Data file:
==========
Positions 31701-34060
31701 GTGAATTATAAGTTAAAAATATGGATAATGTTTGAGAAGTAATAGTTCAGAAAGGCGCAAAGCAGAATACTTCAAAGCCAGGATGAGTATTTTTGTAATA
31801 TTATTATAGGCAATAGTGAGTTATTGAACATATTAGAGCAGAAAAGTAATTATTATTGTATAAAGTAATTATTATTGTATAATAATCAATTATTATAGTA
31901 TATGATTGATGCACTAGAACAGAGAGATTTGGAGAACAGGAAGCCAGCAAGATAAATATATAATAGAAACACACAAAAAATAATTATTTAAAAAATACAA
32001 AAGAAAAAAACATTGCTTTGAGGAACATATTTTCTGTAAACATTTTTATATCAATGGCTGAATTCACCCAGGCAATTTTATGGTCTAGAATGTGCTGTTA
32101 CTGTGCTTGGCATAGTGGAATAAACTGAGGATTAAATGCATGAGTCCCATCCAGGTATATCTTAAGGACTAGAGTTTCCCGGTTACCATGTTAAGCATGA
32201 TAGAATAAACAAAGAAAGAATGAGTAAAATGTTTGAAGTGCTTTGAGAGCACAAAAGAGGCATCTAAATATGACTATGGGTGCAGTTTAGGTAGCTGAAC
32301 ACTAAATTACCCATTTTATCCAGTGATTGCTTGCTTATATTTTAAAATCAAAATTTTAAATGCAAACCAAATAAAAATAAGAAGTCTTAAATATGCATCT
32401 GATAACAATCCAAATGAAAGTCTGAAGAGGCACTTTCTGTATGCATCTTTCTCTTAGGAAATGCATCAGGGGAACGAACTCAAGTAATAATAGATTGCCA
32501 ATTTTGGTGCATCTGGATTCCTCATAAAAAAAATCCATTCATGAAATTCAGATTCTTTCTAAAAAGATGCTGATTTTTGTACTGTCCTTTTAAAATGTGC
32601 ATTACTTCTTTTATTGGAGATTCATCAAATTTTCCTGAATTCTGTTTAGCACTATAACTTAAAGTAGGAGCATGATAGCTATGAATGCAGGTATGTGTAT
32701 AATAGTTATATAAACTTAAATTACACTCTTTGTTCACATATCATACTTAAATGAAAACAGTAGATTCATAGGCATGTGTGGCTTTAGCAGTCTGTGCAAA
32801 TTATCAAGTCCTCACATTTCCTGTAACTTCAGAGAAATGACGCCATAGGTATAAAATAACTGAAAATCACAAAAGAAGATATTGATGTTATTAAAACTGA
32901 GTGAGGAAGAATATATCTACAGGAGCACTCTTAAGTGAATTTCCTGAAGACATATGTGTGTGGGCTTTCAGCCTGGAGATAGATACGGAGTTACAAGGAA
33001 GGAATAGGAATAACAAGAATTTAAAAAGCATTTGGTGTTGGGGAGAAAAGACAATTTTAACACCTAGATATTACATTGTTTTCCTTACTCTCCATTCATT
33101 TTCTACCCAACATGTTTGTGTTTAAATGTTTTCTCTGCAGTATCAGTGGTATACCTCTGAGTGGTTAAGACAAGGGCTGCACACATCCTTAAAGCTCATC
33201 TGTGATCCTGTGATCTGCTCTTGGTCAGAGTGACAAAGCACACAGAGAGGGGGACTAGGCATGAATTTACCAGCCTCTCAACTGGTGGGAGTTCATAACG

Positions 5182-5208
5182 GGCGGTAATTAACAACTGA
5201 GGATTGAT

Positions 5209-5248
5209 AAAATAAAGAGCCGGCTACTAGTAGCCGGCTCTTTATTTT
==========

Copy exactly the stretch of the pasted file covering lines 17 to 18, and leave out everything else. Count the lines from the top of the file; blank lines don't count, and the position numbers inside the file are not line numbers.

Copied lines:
33201 TGTGATCCTGTGATCTGCTCTTGGTCAGAGTGACAAAGCACACAGAGAGGGGGACTAGGCATGAATTTACCAGCCTCTCAACTGGTGGGAGTTCATAACG

Positions 5182-5208